New poll shows Minnesotans evenly divided on both amendments

The marriage and voter ID amendments need the support of a majority of Minnesotans who vote in November to become part of the state Constitution. The latest poll shows the marriage amendment supported by 49 percent of respondents, while 51 percent back the voter ID measure.
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The marriage and voter ID amendments need the support of a majority of Minnesotans who vote in November to become part of the state Constitution. The latest poll shows the marriage amendment supported by 49 percent of respondents, while 51 percent back the voter ID measure.

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Polls: Support softens for both amendments

Two new polls show more survey respondents oppose the marriage amendment than support it. One poll, for the first time, shows a majority of respondents also oppose the voter ID amendment.

Marriage amendment combatants raise more than $15M

The battle over the marriage amendment may be the most expensive fight ever in Minnesota over a ballot initiative, the Star Tribune reports. Even actor Brad Pitt has donated money. Opponents of the measure raised more than $10 million, and supporters raised about $5 million. Supporters of the other ballot measure, a constitutional amendment that would require voters to bring a photo ID to the polls, raised about $1.5 million, and opponents raked in $2.6 million.

Poll suggests more Minnesotans oppose constitutional marriage amendment

A new survey from Public Policy Polling shows 49 percent of respondents reject the proposed amendment that would define marriage as only being between one man and one woman. The poll indicates 43 percent favor the amendment to ban same-sex marriage in Minnesota. Four months ago, a PPP survey showed 48 percent supported the amendment and 44 percent opposed it. Minnesota voters will decide in November.

Poll shows both Constitutional amendments headed toward approval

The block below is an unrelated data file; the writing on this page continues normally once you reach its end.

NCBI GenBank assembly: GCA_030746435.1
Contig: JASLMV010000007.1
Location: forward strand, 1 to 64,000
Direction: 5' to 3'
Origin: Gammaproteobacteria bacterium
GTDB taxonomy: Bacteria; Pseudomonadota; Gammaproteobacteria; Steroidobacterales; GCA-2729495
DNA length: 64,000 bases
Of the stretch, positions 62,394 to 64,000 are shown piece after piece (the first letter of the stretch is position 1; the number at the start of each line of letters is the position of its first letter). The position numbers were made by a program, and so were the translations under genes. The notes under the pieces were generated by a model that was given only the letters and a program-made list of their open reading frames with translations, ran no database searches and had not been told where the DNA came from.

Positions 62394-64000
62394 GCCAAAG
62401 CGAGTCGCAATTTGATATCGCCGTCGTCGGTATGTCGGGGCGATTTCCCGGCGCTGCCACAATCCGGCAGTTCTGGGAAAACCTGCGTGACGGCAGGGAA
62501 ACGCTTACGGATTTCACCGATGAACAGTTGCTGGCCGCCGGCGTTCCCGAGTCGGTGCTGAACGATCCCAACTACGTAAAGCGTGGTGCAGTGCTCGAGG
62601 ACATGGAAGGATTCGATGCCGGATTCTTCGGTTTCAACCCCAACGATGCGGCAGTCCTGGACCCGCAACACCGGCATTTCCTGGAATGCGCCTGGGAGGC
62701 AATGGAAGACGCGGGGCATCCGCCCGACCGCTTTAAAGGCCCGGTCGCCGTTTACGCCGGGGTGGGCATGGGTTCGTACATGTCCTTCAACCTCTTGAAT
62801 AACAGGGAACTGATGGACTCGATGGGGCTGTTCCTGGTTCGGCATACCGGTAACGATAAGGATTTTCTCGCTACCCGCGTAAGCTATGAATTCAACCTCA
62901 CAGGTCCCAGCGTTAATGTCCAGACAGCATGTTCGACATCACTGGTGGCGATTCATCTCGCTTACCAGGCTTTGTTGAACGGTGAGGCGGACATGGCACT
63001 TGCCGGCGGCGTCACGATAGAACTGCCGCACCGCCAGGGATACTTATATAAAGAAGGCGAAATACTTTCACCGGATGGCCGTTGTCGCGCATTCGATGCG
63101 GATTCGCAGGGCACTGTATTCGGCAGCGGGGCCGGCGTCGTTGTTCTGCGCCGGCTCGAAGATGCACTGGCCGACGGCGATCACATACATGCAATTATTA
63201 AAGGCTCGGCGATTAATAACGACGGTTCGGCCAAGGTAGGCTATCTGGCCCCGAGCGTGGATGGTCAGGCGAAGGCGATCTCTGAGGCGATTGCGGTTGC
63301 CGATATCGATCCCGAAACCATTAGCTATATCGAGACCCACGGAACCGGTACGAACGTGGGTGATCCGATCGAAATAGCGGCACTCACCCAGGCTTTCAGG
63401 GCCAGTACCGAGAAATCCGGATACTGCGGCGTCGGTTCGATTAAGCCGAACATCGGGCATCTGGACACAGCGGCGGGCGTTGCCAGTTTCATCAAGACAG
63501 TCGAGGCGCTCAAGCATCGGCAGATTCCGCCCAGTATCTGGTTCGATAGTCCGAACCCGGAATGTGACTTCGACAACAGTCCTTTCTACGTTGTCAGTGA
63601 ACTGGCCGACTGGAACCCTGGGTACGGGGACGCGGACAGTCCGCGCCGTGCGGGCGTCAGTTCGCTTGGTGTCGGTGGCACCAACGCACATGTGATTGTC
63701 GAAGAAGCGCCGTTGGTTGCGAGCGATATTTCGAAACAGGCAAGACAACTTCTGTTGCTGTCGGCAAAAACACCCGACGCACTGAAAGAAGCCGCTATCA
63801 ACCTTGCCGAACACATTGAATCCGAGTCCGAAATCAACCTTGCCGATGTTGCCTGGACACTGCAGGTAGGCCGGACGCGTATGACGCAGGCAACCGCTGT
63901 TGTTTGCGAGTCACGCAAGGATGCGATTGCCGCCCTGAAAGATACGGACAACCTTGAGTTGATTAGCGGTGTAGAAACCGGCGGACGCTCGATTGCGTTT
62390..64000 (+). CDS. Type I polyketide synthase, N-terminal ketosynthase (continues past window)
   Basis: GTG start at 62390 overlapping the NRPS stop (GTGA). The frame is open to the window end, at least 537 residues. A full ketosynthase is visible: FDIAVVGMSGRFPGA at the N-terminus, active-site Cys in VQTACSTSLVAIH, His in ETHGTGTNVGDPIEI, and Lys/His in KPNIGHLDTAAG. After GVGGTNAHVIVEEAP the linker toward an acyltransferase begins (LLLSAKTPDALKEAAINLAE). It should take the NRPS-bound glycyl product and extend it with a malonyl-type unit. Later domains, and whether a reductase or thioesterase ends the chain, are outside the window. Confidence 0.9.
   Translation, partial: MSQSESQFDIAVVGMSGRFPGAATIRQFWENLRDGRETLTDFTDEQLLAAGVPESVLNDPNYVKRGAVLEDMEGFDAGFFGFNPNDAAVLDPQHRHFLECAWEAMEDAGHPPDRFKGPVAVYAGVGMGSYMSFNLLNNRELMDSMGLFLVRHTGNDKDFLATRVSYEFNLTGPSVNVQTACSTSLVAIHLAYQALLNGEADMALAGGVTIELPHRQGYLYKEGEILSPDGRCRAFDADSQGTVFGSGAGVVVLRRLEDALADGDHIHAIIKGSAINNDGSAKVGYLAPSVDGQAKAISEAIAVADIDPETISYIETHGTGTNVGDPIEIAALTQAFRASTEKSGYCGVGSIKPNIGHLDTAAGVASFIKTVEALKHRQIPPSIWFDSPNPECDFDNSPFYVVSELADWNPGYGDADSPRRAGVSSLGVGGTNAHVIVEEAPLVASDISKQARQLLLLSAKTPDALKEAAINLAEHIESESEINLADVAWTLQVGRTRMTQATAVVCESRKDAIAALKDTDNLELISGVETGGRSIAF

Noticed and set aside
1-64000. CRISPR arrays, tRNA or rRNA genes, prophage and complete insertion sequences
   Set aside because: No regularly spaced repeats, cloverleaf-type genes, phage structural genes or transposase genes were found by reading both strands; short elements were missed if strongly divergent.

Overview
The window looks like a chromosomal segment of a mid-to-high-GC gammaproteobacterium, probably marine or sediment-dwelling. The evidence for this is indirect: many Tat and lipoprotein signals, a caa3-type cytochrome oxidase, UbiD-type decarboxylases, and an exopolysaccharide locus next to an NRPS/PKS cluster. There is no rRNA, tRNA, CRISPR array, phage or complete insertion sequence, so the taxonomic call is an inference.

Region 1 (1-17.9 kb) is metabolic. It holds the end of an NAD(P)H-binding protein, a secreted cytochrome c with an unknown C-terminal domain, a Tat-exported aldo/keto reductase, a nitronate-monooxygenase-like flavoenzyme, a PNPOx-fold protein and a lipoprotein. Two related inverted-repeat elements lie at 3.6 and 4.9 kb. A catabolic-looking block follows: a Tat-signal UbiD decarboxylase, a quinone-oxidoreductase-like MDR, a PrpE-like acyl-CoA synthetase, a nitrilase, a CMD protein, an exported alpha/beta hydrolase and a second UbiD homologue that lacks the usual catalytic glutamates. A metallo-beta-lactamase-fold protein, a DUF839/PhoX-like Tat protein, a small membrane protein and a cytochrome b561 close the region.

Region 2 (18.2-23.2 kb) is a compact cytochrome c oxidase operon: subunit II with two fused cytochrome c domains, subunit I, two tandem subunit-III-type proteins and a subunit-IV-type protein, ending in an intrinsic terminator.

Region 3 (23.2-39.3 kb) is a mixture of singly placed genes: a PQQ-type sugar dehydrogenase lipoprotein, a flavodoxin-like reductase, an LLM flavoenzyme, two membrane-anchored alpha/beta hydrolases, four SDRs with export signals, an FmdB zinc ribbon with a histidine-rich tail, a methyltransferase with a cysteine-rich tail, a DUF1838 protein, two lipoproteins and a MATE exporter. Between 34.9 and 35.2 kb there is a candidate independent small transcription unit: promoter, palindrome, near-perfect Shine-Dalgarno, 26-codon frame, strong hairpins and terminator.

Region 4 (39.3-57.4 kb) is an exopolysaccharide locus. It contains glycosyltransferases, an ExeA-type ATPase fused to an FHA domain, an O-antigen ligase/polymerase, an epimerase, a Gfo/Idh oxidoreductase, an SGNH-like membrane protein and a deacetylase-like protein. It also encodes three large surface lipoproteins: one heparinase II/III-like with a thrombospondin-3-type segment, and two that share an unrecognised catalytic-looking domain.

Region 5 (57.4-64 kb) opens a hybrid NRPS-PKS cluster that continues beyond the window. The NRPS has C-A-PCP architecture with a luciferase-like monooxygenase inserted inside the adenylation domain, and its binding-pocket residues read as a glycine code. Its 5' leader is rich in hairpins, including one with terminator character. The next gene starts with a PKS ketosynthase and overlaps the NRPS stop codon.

A KSTP/Survey USA poll finds the marriage amendment favored by 50 percent of respondents and opposed by 43 percent. The amendment would have the Constitution define marriage as an opposite sex union. In addition, the voter ID amendment was backed by 62 percent and opposed by only half that number. It would require a photo ID to vote, among other election changes.

Independence Party opposes amendments at state convention

The Minnesota Independence Party held its political convention Saturday in Roseville without endorsing a candidate for U.S. Senate this year, the Associated Press reports. Delegates did pass resolutions opposing the voter ID measure and the marriage amendment that would ban same-sex marriage in Minnesota. Voters will cast their ballots in November.

Minnesotans evenly split on marriage amendment

The results of a new KSTP/SurveyUSA poll show 46 percent of voters opposed to a ballot measure that would ban gay marriage in Minnesota, with 47 percent in favor of it. The gap has narrowed – a September survey said 43 percent would vote no and 50 percent yes.

Poll: Dayton gains popularity; marriage amendment headed for close vote

Public Policy Polling says Mark Dayton is one of the most popular governors in the country, with 53 percent of voters approving of his work in office and just over a third disapproving. The latest survey also says a vote on a constitutional amendment to ban same-sex marriage could be close: 48 percent say they support it, while 44 percent are opposed.